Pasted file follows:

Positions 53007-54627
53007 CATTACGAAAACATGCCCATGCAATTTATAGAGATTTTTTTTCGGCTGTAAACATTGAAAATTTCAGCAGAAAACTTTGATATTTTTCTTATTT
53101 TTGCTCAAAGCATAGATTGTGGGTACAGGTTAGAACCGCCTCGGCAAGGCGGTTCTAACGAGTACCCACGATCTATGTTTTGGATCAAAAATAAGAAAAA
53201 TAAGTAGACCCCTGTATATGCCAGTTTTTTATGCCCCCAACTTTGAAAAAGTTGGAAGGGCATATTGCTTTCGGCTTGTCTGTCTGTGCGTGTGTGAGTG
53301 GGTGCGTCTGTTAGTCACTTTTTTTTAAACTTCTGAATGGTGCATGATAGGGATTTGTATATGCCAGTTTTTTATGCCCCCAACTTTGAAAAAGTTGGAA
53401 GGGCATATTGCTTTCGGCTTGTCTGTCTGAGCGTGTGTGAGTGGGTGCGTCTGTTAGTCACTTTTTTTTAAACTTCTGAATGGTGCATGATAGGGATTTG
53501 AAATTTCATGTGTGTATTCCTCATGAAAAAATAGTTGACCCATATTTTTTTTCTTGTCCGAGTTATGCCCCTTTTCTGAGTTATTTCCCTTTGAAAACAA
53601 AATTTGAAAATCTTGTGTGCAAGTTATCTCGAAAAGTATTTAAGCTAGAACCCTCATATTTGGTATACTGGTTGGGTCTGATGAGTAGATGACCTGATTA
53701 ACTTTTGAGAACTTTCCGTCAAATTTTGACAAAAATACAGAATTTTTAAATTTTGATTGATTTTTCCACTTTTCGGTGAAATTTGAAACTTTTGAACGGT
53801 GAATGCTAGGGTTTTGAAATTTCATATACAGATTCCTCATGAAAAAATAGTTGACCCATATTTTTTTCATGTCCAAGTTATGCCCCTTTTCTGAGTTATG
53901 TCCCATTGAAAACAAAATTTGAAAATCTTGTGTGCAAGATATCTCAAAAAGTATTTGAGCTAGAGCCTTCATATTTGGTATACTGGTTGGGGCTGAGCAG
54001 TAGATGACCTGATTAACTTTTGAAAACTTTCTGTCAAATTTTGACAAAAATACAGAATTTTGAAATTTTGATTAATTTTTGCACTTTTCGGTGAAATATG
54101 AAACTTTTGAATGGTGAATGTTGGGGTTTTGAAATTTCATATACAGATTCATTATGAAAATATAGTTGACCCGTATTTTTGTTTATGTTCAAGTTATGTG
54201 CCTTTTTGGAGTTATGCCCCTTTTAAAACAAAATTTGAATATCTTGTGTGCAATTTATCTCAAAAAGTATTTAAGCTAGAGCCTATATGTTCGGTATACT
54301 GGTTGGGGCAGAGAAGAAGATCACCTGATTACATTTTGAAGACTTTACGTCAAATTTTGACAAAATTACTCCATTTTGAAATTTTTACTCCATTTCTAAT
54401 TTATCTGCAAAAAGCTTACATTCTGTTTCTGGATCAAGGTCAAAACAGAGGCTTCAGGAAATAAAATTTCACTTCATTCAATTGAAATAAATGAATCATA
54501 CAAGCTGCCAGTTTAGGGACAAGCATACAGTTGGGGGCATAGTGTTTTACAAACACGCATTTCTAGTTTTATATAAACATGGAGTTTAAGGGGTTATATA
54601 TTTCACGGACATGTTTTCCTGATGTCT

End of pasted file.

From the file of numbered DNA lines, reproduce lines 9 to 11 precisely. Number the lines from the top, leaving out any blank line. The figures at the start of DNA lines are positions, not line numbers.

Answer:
53701 ACTTTTGAGAACTTTCCGTCAAATTTTGACAAAAATACAGAATTTTTAAATTTTGATTGATTTTTCCACTTTTCGGTGAAATTTGAAACTTTTGAACGGT
53801 GAATGCTAGGGTTTTGAAATTTCATATACAGATTCCTCATGAAAAAATAGTTGACCCATATTTTTTTCATGTCCAAGTTATGCCCCTTTTCTGAGTTATG
53901 TCCCATTGAAAACAAAATTTGAAAATCTTGTGTGCAAGATATCTCAAAAAGTATTTGAGCTAGAGCCTTCATATTTGGTATACTGGTTGGGGCTGAGCAG